how about nicknames/titles when you level up.
Won't it be great to move from a starter to a native. We can start from something like "novice learner" to end up as a "native speaker" with dozens in the middle. It will work like a title which could be used with pride inside the site. Won't that be great!
Uh, Samsta's absolutely right here. A native speaker can only only ever be someone who grew up speaking the language from birth. A more appropriate title for the end would be fluent. It would be entirely to confusing to label not-native speakers as native speakers because users might look to the "native speakers" for help, only to find out that they only have advanced knowledge of the language.
I disagree. Levels are pretty much meaningless. See my discussion here: http://www.duolingo.com/comment/837212
I think at best with duolingo we may be able to become intermediary. Mastery of a language is dependent on 4 skills (write, speak, read, and listen) or combinations thereof. Duolingo tests 3 of these abilities reasonably. However, the ability to speak is not being tested properly, and is entirely optional.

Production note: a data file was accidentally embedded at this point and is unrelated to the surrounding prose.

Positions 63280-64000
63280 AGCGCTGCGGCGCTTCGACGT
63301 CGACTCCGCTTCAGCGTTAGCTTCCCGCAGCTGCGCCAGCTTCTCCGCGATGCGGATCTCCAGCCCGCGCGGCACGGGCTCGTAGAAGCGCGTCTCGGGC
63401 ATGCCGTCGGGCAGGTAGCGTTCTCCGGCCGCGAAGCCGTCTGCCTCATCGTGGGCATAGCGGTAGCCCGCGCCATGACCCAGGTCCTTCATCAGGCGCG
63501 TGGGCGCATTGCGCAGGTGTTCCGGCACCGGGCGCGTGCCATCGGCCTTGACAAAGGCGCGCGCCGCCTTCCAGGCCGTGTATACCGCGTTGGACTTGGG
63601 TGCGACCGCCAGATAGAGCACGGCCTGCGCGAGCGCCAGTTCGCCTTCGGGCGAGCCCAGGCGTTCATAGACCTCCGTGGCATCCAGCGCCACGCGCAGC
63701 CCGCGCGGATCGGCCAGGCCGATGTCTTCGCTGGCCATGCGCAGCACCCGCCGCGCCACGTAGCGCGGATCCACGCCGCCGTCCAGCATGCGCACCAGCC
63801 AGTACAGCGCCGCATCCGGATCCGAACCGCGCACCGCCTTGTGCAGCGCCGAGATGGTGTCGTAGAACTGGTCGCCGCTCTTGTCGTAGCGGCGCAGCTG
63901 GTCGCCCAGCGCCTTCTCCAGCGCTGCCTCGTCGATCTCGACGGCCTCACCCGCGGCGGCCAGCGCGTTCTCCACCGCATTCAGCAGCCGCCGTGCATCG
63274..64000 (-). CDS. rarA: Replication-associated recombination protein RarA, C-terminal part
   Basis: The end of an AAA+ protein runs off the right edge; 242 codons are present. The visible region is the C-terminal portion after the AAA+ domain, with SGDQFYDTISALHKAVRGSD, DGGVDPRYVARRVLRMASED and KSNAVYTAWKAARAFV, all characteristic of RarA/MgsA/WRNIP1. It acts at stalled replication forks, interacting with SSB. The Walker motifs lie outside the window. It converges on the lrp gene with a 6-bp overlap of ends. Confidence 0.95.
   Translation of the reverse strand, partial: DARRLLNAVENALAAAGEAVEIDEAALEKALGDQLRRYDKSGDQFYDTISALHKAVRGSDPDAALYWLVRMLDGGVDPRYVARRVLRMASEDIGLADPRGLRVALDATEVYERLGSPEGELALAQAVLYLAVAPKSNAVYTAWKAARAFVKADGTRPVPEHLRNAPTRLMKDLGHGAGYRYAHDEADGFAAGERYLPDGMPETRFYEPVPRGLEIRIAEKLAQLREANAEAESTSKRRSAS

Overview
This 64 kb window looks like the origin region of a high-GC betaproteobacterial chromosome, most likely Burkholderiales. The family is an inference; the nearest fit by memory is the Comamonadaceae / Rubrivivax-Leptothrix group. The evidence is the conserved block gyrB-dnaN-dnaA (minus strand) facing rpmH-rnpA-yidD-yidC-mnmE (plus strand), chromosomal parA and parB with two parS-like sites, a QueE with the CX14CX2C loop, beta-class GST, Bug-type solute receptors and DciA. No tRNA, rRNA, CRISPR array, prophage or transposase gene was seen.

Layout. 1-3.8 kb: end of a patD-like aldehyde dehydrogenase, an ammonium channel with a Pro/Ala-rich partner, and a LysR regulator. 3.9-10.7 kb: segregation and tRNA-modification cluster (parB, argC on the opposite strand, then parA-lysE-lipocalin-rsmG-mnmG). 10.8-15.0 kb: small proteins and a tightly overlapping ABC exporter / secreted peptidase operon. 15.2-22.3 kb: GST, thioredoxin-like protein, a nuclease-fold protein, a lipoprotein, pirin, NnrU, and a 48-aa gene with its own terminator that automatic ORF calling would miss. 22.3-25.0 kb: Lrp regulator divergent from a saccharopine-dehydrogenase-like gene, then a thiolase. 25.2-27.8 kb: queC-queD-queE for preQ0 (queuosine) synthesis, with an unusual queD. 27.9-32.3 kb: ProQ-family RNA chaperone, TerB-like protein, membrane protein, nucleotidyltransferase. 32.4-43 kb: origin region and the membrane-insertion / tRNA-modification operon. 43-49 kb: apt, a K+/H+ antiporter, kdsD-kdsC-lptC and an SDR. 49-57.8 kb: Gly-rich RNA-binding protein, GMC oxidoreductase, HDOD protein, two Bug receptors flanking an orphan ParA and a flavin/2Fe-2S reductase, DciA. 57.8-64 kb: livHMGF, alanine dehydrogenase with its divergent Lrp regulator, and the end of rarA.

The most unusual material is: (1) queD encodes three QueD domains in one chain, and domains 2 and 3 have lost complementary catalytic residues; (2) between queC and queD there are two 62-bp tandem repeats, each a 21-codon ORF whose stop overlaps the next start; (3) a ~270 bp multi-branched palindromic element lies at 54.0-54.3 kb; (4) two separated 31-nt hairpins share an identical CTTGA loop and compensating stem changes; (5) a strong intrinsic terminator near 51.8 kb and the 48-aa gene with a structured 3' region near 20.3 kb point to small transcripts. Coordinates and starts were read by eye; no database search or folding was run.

So anyway, assuming duolingo taught those 3 skills perfectly. It would still only be 3/4 = 75% of the skills required, and that would only happen if you learn it perfectly.
The levels should in my opinion be reworked, a level cap should be put until you pass a number of modules with a test.
I'm well aware that the levels we have are not a good indicator of how well you know a language. However, they do represent, to a certain degree, the amount of work you've done on Duolingo and they're not as misleading as titles like "native speaker". No-one is claiming that you'll be fluent or magically turn into a native speaker once you've reached level 25.
nope, Levels don't really mean much. I am a higher level than many people who are farther along in the tree than I am, because I do new lessons less often, instead I do immersion translations and practice old words, which gives me lots of coins and allows me to level up without learning much new material
I think this is a good suggestion. As others have argued, they'd need to be careful not to use misleading titles though. And maybe that's the problem. Anything meaningful to language learning might imply a degree of language functionality that isn't really implied by the level. But if they come up with just fun titles like fake military titles or something, that might be good.